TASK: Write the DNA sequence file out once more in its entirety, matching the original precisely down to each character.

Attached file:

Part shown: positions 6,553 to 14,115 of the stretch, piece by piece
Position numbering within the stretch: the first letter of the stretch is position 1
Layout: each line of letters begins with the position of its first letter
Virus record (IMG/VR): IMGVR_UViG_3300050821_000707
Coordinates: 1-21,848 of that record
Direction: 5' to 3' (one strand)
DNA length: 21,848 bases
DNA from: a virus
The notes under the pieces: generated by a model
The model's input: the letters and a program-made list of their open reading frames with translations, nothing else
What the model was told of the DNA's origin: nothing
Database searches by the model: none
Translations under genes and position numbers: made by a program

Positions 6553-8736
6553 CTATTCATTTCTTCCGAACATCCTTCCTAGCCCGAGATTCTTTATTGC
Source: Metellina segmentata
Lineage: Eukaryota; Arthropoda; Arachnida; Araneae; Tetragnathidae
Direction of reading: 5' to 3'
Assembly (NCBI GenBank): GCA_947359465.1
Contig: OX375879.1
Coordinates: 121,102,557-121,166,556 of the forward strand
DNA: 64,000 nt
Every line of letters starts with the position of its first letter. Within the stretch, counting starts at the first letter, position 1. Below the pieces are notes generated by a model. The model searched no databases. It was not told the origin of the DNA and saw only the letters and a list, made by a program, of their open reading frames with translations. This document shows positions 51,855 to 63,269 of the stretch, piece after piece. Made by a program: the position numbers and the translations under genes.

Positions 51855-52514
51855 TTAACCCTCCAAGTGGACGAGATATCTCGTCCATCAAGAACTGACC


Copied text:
Part shown: positions 6,553 to 14,115 of the stretch, piece by piece
Position numbering within the stretch: the first letter of the stretch is position 1
Layout: each line of letters begins with the position of its first letter
Virus record (IMG/VR): IMGVR_UViG_3300050821_000707
Coordinates: 1-21,848 of that record
Direction: 5' to 3' (one strand)
DNA length: 21,848 bases
DNA from: a virus
The notes under the pieces: generated by a model
The model's input: the letters and a program-made list of their open reading frames with translations, nothing else
What the model was told of the DNA's origin: nothing
Database searches by the model: none
Translations under genes and position numbers: made by a program

Positions 6553-8736
6553 CTATTCATTTCTTCCGAACATCCTTCCTAGCCCGAGATTCTTTATTGC
Source: Metellina segmentata
Lineage: Eukaryota; Arthropoda; Arachnida; Araneae; Tetragnathidae
Direction of reading: 5' to 3'
Assembly (NCBI GenBank): GCA_947359465.1
Contig: OX375879.1
Coordinates: 121,102,557-121,166,556 of the forward strand
DNA: 64,000 nt
Every line of letters starts with the position of its first letter. Within the stretch, counting starts at the first letter, position 1. Below the pieces are notes generated by a model. The model searched no databases. It was not told the origin of the DNA and saw only the letters and a list, made by a program, of their open reading frames with translations. This document shows positions 51,855 to 63,269 of the stretch, piece after piece. Made by a program: the position numbers and the translations under genes.

Positions 51855-52514
51855 TTAACCCTCCAAGTGGACGAGATATCTCGTCCATCAAGAACTGACC